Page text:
Case report No. 2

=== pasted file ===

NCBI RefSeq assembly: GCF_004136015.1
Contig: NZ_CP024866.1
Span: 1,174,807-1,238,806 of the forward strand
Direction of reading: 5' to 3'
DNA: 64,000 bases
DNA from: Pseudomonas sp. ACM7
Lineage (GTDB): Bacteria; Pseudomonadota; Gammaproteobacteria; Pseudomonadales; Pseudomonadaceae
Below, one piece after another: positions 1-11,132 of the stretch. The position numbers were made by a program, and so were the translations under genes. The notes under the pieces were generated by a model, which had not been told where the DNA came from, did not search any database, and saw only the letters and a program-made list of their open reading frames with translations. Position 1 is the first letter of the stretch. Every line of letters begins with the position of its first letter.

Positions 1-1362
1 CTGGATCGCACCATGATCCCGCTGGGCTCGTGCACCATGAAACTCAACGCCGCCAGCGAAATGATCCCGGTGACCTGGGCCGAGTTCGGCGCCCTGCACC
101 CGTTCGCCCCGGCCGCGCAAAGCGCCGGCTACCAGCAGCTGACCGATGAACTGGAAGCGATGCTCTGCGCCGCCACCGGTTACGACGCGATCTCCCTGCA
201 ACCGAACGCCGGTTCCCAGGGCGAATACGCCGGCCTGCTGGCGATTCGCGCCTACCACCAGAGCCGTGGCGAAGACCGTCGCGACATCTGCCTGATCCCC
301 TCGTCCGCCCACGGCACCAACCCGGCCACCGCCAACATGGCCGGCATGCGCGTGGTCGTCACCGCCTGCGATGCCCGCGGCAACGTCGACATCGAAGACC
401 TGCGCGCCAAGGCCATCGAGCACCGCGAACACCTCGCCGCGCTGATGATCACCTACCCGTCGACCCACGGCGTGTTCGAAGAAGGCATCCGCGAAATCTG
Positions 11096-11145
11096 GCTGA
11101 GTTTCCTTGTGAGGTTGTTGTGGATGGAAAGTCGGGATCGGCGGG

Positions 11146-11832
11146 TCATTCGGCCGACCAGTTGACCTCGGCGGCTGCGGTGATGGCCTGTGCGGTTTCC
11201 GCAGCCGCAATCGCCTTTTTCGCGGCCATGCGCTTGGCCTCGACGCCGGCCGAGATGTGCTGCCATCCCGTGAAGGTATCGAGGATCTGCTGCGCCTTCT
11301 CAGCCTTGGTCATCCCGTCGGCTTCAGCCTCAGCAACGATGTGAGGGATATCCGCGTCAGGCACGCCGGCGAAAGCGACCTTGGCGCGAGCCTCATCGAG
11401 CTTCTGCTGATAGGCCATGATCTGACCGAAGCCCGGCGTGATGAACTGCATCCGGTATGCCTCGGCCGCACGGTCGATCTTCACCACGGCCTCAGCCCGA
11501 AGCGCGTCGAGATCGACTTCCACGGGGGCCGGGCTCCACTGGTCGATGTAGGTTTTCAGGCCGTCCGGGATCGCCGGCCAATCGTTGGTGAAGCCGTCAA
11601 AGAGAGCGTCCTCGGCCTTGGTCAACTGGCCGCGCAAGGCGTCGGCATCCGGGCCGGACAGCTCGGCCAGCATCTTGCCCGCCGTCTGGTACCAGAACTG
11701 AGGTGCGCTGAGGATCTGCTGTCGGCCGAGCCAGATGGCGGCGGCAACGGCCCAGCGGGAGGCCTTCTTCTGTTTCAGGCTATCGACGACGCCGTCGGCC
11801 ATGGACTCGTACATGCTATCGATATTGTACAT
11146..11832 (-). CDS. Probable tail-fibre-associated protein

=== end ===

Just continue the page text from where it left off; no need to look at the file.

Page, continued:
Based on the findings about binocular functions in AMD patients [1][2][3][4] we decided to verify the effectiveness of prismatic correction in patients with other forms of macular diseases. An example is a woman (78 years) with retinitis pigmentosa diagnosis and symptomatic development from the age of 36. We followed changes in her eyesight refraction during the last 6 years. The patient had bilateral cataract surgery 3 years ago. We observed a slow downgrade of visual acuity (Figures 1 & 2), hemeralopia and photophobia, occasional diplopia and instability of text lines, projection of characters between two lines, etc. Prismatic values of binocular correction were changing continually (combination of vertical and horizontal deviations) with a tendency of slow growth (Figure 3 & 4), while the visual acuity was degrading in both eyes (Figures 1 & 2). Because of the gradual changes, a correction was adjusted at least once a year, with prismatic correction always favored over “normal” correction. At the end of the period under consideration a significant decline of the visual acuity of the left eye to 0,16 was observed because of the development of a choroidal neovascularization (CNV) and, as a result, the visual acuity became too poor to allow a reliable examination of binocular refraction using standard methods.